Monday

Wasn’t it Monday just last week?

Didn’t I wake with no words to speak?

No thoughts of the morrow to say,

Just breathing in today.

 

Some prayers were said as I sat,

For children and wife and all that.

An amen was uttered as I walked away

Saying this is the day, this is the day.

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Twelve Minutes on Color

It is the contrast in color which illuminates autumn. Looking at one tree’s vibrant blushing brightens my imagination and appreciation of God’s artwork in the midst of the work of transformation. When I pan back and take in a bigger frame of color against color a greater wonder fills me.

We live on hill, and from the back deck a valley of autumn’s attitude can be taken in. We moved here five years ago this month, and we are grateful for the view.

It makes me think of the possibility of unity in diversity. God must believe it too, with this big fat metaphor of fall. This one line of poetry, the tree line, gets me thankful, thankful for my eyes.

Outta time.

Sun Day

Birth again the sun,

may it crown the edge of the earth,

and spill glory and cast shadows

behind all it paints.

 

May we remember from where

this light bursts and fills

the land in golden revelation.

May we squint in gratefulness.

“God makes a huge dome

For the sun—a superdome!

The morning sun’s a new husband

Leaping from his honeymoon bed,

The daybreaking sun an athlete

Racing to the tape.

 

That’s how God’s Word vaults across the skies

From sunrise to sunset,

Melting ice, scorching deserts,

Warming hearts to faith.”

Psalm 19:4-6 The Message

 

 

Breathtaking

Just above the tree line

wind scrapes and sifts.

I pray for its falling

through to the forest floor

where air crawls low

like a dog’s nose

picking up the scents

of loam.

 

Those pains we shed

which enrich the soil,

and peat our soul.

Thank you for the

ground our feet of clay

impress, that level

Grace we tread

with each breath.

Where’s Prufrock? Monday Monday

Settle down Monday,
don’t push or crowd
or cut in line.

Be patient
while I brush up
before your sun cups

me round and round.
I’ll tie my shoes later
after coffee spoons

have measured me.
Monday, a click track
of existence, set

a pace down
between these lungs.
I will breathe a grace,

give thanks,
and skip
a beat or three.

Peach in the sink

 

 

 

 

I dare you…

Read a poem today. It doesn’t have to be T.S. Elliot’s Love Song Of J. Alfred Prufrock, but it’s not a bad place to land on a Monday.

Open

It choked me.

 

My mother told me close my mouth.

Dennis’ father used to sit in the corner,

legs crossed, reading the Gazette

with his lower lip dangling and pudgy.

Old people gape at nothing.

Maybe nothing is gape worthy

when white flurries crown them.

 

The snowflake melted down into me.

 

Don’t Count Me Out

The pill I found

awakened me like

Robert Deniro.

 

The dancing unfurled

with you in hand

and spectrums rose.

 

Nerves had no end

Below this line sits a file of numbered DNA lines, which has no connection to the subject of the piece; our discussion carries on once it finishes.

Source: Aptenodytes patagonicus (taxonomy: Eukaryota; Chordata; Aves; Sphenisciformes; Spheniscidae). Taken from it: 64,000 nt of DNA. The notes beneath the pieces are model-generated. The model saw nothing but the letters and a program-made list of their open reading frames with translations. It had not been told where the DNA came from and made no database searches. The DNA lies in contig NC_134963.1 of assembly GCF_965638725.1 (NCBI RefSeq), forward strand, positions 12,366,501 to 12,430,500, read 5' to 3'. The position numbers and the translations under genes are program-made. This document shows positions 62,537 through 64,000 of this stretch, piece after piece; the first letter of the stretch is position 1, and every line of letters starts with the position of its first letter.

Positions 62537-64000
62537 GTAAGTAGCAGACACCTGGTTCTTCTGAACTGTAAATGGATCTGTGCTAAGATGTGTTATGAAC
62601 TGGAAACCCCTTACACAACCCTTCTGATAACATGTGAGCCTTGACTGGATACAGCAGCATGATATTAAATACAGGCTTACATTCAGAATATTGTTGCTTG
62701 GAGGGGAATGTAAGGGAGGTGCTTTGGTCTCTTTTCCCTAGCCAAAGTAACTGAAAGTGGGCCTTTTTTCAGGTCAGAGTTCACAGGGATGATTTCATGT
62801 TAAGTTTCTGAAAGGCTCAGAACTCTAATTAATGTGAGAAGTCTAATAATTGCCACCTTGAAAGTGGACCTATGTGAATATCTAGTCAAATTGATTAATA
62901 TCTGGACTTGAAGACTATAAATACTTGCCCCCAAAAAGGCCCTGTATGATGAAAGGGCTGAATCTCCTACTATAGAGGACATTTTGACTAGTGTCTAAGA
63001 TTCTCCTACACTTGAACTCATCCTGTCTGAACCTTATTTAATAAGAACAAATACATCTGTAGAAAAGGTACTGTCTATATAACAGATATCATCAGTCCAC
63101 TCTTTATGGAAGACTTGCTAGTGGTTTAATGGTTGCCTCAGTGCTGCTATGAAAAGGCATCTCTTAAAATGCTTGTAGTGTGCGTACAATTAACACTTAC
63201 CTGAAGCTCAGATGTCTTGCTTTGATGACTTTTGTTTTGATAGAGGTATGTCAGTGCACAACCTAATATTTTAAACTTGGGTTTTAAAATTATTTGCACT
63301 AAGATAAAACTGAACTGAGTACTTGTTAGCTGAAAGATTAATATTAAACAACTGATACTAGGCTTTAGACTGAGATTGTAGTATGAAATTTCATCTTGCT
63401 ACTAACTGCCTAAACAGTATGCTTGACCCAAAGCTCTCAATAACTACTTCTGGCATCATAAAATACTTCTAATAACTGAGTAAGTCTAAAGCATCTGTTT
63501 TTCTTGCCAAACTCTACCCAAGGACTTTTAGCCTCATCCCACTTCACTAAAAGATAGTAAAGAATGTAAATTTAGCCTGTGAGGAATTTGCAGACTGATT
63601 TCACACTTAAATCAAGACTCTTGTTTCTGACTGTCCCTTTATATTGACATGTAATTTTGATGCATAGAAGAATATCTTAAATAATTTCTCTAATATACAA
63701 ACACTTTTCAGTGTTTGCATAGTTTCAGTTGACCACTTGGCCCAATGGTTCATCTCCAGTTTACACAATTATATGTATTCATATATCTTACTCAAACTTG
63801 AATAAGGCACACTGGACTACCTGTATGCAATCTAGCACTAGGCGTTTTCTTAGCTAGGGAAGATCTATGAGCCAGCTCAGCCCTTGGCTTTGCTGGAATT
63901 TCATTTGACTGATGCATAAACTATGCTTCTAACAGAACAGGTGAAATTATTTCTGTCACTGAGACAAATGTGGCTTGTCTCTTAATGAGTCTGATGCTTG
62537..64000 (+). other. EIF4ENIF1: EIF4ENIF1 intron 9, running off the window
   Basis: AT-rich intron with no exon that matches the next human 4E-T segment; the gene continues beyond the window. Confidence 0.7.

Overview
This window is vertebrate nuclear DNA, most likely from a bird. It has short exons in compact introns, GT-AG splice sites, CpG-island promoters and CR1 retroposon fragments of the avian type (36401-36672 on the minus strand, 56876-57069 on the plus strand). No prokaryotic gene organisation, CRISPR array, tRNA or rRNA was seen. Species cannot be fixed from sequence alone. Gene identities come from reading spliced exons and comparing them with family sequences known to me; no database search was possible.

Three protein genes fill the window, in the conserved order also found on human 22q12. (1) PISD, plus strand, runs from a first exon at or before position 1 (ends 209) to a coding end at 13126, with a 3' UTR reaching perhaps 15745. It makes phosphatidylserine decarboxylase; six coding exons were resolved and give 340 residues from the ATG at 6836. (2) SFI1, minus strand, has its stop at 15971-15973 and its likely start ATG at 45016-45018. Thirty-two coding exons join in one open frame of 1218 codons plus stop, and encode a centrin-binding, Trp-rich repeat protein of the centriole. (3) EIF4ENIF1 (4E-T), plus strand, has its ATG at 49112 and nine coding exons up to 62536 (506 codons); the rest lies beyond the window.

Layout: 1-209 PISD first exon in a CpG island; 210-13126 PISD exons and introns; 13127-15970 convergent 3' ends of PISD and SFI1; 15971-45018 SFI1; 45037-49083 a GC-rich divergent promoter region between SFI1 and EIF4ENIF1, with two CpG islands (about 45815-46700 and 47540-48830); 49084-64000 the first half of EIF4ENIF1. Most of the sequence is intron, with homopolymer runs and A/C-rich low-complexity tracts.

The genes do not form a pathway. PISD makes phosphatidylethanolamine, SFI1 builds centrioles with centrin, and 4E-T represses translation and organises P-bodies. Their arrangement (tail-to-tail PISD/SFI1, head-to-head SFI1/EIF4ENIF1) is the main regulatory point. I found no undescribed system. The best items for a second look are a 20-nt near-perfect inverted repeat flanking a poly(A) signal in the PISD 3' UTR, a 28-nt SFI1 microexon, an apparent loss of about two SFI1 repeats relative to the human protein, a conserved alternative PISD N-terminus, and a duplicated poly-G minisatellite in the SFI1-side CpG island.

and struck like lightning

and I was blind for a spell.

 

A forty year reverse

to when hiding and seeking

was just a game.

 

Jesus was counting

against the tree

looking for me.

 

 

“O Lord, you have searched me and you know me.” Psalm 139:1

 

Ellipses’ and Riding the Bench

When I was a kid my mother would haul us to the grocery store. Back then it was Meijer Thrifty Acres at the corner of Patterson and Douglas Avenue. There were always bench sitters in the queue right next to the twirling red, white, and blue barber shop sign. There would be three to a bench like a human ellipsis. The dot dot dots were mostly elderly types who had settled in on “old people” fashion. Polyester slacks and smock blouses and prescription shoes the color of…somewhere between tan and gray. The ladies would often have the clear plastic caps on the hair they just had fluffed up. The men would lean on canes with handkerchief s cuffed in their hands; age spots on their foreheads.

How many times did my mother catch me staring? How many times did she swing around to push my pointing finger down to my side where it belonged? To a child people are who they are. Back then people were fat. People were wrinkly. People had long noses and ears. Slips would show. Great gaps formed between the top of argyle socks and the unrolled end of trousers. Facial tics would blink, wink, and purse repeatedly at my unblinking eyes of wonder.

I still stare. Don’t tell my mom. Humans fascinate me. Without saying a word they communicate quite a bit. Just yesterday I saw a cute old man hunched over with lips parted and drooping toward the waxed tile. I imagined him as a youth, upright, full of spunk, and walking at a good pace past the benches of dot dot dot. If the good Lord is willing I might have the honor of being a dot on a bench.

One dot is a period. It is placed at the end of this sentence. But three dots indicate a continuance…a continuance of thought and relationship. I long to be sandwiched between a couple of old, fat, wrinkly, unfashionable people while little tikes point their fingers and say what is on their innocent minds.

I thank God today for life. Louis had it right. Take time today to say hi to a bench sitter…